Is Bernie Sanders Running For Re-Election? The Independent Senator Has A Lot Of Good Options Ahead
Bernie Sanders may have lost the Democratic presidential nomination to Hillary Clinton, and he may have even conceded to stumping for his one-time opponent. However, the Vermont senator's popularity is still holding strong, especially with the younger set. With all that encouragement, is Sanders running for re-election?
The Vermont senator will have some time to decide. His current senatorial term does not end until 2018. By that time, Sanders will be a less-than-youthful 77, and it's not certain he would want to campaign and then serve for another six years. Then again, Sanders certainly showed that at age 75 he could run an energetic campaign.
Sanders certainly appears to have remained popular, perhaps even more so than when he began his presidential campaign. After he bowed out of the presidential race and made his way back to the Senate, his colleagues from both sides of the aisle effusively welcomed him back, a notable reminder of his solid reputation and extensive reach with not only fellow Senate members. Republican Sen. John McCain reportedly embraced Sanders and cheered "Welcome back, Bernie!," according to Newsweek.
Sanders has been a senator for nearly a decade, and Vermont would likely be happy to have him back. He won the state with 86 percent of the vote during the primary. Not so fast though — nothing's set in stone for this legislator. That Sanders hasn't applied for re-election could mean he's ready to bow out of politics and run away to his Vermont retreat with his wife that he caught so much flak for earlier this year. Or, like some people are hoping, perhaps it means he's holding out for another presidential run in 2020.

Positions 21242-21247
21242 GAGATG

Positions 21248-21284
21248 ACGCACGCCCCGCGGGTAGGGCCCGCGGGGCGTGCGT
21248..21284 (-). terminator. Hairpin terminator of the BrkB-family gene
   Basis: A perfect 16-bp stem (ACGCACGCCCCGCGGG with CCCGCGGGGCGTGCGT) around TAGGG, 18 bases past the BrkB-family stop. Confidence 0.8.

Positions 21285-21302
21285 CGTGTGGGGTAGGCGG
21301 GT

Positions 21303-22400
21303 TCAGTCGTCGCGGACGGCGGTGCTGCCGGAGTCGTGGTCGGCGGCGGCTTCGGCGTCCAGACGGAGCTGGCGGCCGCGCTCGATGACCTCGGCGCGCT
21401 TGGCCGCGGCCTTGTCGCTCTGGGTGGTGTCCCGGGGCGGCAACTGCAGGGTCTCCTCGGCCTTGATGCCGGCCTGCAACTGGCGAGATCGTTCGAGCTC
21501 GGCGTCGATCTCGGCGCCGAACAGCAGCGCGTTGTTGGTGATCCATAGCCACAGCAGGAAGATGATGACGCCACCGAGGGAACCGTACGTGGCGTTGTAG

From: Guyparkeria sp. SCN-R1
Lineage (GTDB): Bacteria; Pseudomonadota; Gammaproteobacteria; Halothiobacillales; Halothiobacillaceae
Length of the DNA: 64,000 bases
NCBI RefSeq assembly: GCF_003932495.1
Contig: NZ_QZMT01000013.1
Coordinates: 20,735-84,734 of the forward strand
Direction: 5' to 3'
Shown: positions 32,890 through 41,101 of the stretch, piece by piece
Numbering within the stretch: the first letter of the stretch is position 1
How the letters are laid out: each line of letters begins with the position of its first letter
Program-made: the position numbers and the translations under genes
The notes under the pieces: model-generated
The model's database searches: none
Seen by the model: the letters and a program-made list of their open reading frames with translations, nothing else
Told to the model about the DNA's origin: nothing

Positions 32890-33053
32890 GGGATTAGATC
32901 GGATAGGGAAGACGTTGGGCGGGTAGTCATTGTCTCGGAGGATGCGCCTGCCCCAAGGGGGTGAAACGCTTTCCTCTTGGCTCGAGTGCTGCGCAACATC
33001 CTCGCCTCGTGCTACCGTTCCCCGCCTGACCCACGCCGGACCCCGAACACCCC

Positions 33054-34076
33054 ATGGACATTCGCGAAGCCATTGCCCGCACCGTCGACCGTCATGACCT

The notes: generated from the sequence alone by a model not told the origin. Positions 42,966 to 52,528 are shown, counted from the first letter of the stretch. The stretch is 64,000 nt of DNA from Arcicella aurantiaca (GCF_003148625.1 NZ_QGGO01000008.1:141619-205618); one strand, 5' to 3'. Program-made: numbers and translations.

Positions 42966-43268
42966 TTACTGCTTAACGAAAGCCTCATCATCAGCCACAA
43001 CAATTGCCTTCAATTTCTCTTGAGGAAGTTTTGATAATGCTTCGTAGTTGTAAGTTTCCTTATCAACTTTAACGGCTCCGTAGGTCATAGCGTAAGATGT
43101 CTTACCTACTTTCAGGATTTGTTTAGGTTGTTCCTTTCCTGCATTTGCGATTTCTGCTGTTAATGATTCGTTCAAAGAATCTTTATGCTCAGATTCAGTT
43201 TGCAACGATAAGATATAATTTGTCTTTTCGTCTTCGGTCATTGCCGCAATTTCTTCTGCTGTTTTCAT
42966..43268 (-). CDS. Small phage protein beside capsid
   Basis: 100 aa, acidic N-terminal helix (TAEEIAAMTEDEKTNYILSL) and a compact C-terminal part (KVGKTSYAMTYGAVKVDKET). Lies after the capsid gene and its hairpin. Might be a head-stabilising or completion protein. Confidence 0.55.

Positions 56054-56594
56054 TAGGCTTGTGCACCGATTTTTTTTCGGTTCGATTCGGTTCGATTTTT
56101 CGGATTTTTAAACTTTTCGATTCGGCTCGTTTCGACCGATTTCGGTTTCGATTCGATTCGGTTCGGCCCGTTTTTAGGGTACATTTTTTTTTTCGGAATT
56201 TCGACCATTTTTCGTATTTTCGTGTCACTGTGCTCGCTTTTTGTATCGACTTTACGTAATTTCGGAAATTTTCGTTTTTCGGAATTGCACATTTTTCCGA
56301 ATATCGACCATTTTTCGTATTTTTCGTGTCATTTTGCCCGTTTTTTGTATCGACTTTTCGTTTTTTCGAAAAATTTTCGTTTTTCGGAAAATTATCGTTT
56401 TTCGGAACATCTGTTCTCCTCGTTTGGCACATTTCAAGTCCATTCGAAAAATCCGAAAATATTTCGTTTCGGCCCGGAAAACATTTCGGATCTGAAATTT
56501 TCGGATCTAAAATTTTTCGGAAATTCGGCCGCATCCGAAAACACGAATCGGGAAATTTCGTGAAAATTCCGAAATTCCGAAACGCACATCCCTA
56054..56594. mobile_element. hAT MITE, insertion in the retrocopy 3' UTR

Regardless of whether Sanders decides to run for a third term as senator of Vermont or consider a presidential bid, he may be in the best political position of his career. His unexpected popularity and strength this election and his ability to be a formidable challenge to Clinton has forced his former opponent and many other Democrats further left and closer in line with his values, such as on college debt. He may even be poised to be the chair of the Senate Budget Committee.
It looks like Sanders have plenty of options in his immediate future, even if the White House isn't one of them.